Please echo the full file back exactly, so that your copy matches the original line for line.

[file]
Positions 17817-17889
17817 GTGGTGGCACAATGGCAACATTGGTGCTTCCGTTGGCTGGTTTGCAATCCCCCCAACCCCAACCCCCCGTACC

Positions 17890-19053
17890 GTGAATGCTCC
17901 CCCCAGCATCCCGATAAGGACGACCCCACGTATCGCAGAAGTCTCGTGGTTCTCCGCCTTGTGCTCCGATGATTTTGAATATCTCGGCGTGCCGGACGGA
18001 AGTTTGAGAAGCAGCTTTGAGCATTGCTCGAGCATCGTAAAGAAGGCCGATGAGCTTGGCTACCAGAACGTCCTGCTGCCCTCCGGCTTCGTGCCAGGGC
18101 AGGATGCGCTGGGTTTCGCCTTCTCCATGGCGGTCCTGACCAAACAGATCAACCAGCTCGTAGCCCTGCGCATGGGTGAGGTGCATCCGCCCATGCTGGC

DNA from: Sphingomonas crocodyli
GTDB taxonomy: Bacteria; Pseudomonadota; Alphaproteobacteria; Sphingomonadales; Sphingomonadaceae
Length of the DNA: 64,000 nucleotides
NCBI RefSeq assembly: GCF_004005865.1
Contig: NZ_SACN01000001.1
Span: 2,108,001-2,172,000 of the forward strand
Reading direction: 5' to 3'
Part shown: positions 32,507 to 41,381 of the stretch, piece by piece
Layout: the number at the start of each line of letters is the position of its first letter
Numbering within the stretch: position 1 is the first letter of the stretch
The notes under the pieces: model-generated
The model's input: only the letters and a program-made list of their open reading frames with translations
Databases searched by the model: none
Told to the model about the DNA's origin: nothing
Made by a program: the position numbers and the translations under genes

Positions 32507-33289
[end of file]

Positions 17817-17889
17817 GTGGTGGCACAATGGCAACATTGGTGCTTCCGTTGGCTGGTTTGCAATCCCCCCAACCCCAACCCCCCGTACC

Positions 17890-19053
17890 GTGAATGCTCC
17901 CCCCAGCATCCCGATAAGGACGACCCCACGTATCGCAGAAGTCTCGTGGTTCTCCGCCTTGTGCTCCGATGATTTTGAATATCTCGGCGTGCCGGACGGA
18001 AGTTTGAGAAGCAGCTTTGAGCATTGCTCGAGCATCGTAAAGAAGGCCGATGAGCTTGGCTACCAGAACGTCCTGCTGCCCTCCGGCTTCGTGCCAGGGC
18101 AGGATGCGCTGGGTTTCGCCTTCTCCATGGCGGTCCTGACCAAACAGATCAACCAGCTCGTAGCCCTGCGCATGGGTGAGGTGCATCCGCCCATGCTGGC

DNA from: Sphingomonas crocodyli
GTDB taxonomy: Bacteria; Pseudomonadota; Alphaproteobacteria; Sphingomonadales; Sphingomonadaceae
Length of the DNA: 64,000 nucleotides
NCBI RefSeq assembly: GCF_004005865.1
Contig: NZ_SACN01000001.1
Span: 2,108,001-2,172,000 of the forward strand
Reading direction: 5' to 3'
Part shown: positions 32,507 to 41,381 of the stretch, piece by piece
Layout: the number at the start of each line of letters is the position of its first letter
Numbering within the stretch: position 1 is the first letter of the stretch
The notes under the pieces: model-generated
The model's input: only the letters and a program-made list of their open reading frames with translations
Databases searched by the model: none
Told to the model about the DNA's origin: nothing
Made by a program: the position numbers and the translations under genes

Positions 32507-33289